Part of my remit during my Leverhulme year was to provide some recommendations for expanding the collection, but I was very conscious of the fact that I – like most of the Seven Stories staff – was white and middle-class, and an American to boot: the very picture of privilege. What is the point of a person who has always been privileged enough to raise her voice (in revolution or otherwise) speaking on behalf of those whose voices have been historically side-lined? I did not want to replicate old histories. I suggested we bring some intellectuals – writers, editors, librarians, publishers, academics, book people – from historically-marginalized groups to Seven Stories to hear from them directly. Sarah agreed – as did so many of the great names that we invited.
We called the symposium “Diverse Voices?” because it reflected Seven Stories’ previous Diverse Voices initiatives and left open the question of whose voices were heard and where those voices were welcome. It became part of Newcastle’s Freedom City 2017 project, a celebration of the 50th anniversary of Newcastle University’s granting an honorary doctorate to Martin Luther King, Jr. The themes of Freedom City 2017 were those that King mentioned in his speech at the ceremony: the effects of war, poverty and racism on society. King had come to Newcastle from my current hometown of Buffalo, where he argued that these problems affected young people the most because “the best in these minds cannot come out” when they have to worry about their education, their housing, their ability to make their voices count.
I was lucky enough to discuss these ideas with author Alex Wheatle MBE in our Into Crongton with Alex Wheatle event on Thursday 23rd November 2017, who said that the characters in his Crongton series were affected by all of these issues – from World War II, which brought so many of their parents and grandparents to Britain, to the day-to-day poverty that prevents them from reaching their goals, to the institutional racism that keeps them “in their place”. All of Wheatle’s young adult characters in his Crongton series have creative and artistic dreams, but there remains a question over whether they will be able to achieve them. As he said at the symposium when talking about how whiteness influences prize-giving, “Otherness wasn’t quite adjudicated for.”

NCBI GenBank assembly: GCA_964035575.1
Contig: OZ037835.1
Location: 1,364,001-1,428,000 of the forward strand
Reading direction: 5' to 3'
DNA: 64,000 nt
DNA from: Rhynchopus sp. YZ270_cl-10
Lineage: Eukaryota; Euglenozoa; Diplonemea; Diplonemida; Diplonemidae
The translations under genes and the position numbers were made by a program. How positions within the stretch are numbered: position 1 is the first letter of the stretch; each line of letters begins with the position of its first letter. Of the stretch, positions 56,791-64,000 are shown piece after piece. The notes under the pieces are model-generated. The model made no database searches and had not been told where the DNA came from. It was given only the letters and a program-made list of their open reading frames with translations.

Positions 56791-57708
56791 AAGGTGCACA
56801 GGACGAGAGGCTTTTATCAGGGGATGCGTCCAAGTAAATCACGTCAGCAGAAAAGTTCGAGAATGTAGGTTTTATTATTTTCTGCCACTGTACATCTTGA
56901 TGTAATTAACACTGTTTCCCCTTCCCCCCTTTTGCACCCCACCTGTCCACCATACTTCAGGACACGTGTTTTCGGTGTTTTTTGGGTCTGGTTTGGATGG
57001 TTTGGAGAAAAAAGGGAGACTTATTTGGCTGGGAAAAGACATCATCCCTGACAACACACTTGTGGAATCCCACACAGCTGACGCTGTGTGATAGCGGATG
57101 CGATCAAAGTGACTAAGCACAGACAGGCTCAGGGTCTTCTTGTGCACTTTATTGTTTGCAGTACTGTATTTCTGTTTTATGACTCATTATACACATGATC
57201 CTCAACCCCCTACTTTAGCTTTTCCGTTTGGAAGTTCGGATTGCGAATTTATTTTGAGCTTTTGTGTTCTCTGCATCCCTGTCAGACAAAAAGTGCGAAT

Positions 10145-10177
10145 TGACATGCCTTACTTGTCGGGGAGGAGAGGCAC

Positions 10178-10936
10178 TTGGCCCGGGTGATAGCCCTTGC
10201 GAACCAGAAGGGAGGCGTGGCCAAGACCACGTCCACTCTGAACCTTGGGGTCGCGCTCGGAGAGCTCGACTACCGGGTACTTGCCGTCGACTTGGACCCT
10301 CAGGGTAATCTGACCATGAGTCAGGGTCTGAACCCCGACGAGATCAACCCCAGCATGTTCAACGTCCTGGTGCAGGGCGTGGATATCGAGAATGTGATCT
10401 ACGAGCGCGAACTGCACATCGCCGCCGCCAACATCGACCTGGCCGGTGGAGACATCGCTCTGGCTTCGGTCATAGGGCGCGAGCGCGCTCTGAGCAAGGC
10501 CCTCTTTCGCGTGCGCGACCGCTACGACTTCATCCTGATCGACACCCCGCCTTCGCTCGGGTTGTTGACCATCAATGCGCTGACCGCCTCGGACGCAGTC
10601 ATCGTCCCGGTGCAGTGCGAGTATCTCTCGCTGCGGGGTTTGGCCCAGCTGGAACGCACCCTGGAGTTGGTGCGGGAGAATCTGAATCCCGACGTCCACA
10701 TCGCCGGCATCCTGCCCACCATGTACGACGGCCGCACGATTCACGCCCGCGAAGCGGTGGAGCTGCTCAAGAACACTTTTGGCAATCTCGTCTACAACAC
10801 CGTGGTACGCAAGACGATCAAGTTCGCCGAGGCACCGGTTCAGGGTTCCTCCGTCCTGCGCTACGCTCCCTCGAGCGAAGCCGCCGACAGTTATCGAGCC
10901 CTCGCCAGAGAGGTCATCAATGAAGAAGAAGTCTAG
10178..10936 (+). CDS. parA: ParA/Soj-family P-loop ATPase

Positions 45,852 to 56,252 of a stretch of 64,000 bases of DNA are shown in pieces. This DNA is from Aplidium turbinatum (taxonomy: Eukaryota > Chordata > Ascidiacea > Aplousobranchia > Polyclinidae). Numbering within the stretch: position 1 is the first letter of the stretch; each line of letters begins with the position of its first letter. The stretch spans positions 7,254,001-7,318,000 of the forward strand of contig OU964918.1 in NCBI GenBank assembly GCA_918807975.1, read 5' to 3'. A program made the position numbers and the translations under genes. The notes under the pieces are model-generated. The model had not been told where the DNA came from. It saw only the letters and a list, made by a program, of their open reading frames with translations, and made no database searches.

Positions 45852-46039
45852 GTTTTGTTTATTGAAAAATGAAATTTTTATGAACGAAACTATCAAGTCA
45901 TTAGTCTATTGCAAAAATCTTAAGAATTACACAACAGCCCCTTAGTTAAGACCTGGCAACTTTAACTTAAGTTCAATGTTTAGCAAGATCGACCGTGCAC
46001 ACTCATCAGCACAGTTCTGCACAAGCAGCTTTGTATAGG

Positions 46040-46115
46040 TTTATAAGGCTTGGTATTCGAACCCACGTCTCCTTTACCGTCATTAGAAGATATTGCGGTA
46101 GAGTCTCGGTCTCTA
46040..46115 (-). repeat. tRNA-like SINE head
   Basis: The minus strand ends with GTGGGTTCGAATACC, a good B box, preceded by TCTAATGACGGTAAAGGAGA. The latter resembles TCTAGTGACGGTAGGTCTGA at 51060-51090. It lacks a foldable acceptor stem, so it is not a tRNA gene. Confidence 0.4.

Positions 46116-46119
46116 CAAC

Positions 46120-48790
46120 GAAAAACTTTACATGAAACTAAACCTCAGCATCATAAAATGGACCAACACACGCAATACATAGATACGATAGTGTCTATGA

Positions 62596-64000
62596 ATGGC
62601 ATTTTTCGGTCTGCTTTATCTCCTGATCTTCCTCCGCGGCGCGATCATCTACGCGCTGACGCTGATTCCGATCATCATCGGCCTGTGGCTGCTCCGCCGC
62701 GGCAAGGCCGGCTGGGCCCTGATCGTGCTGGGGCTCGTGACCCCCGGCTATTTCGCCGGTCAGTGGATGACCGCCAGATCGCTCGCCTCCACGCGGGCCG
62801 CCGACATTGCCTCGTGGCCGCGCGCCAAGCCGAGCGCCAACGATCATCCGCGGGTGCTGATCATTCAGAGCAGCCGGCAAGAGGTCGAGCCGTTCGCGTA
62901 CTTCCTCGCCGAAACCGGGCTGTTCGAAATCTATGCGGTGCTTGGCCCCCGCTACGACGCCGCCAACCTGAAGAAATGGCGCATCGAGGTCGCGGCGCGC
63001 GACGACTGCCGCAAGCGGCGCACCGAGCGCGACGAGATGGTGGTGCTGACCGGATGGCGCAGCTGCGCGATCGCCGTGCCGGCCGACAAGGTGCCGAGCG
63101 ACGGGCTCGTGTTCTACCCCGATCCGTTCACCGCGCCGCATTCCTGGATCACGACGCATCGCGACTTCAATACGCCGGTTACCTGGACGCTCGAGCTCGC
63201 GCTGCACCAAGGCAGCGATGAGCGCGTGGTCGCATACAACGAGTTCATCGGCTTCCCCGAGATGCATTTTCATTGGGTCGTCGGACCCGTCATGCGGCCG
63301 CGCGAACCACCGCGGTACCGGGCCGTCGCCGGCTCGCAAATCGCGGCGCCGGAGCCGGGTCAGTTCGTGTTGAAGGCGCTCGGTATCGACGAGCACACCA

Otherness, or rather being othered, was something that had affected many of the speakers at the symposium. Filipino writer Candy Gourlay mentioned that her work had been translated to television with her main characters depicted as white because there was always “the assumption that if I had a hero, my hero would be white”. SF Said wondered if by only listing his initials on his books, he had created the same assumption: “The minute I took away the obvious ‘difference’ of my name, doors opened for me.”
Some of the participants mentioned historical moments when those doors were opened because of cultural change; author Beverley Naidoo talked about how “There were really close connections between anti-apartheid movements and what was going on in the UK” in the 1970s and 1980s. And librarian Jake Hope reminded the audience of the “radical roots” that led librarians (Black and white) to demand changes in publishing during that same time period. This sense of history was underscored by author Patrice Lawrence, who highlighted the importance of the historical record: “The joy of looking at archives,” she said, is that “you come to understand how we got to where we are.” And archivist and author S. I. Martin pointed out that archives could teach more than just adults: “Archives are a world that kids can write themselves into.”
There was at times a rumbling undercurrent of concern that the symposium was a good start whose promise might never be fulfilled. Author Ifeoma Onyefulu spoke those concerns out loud when she said, “It’s good to talk, but where’s the action?”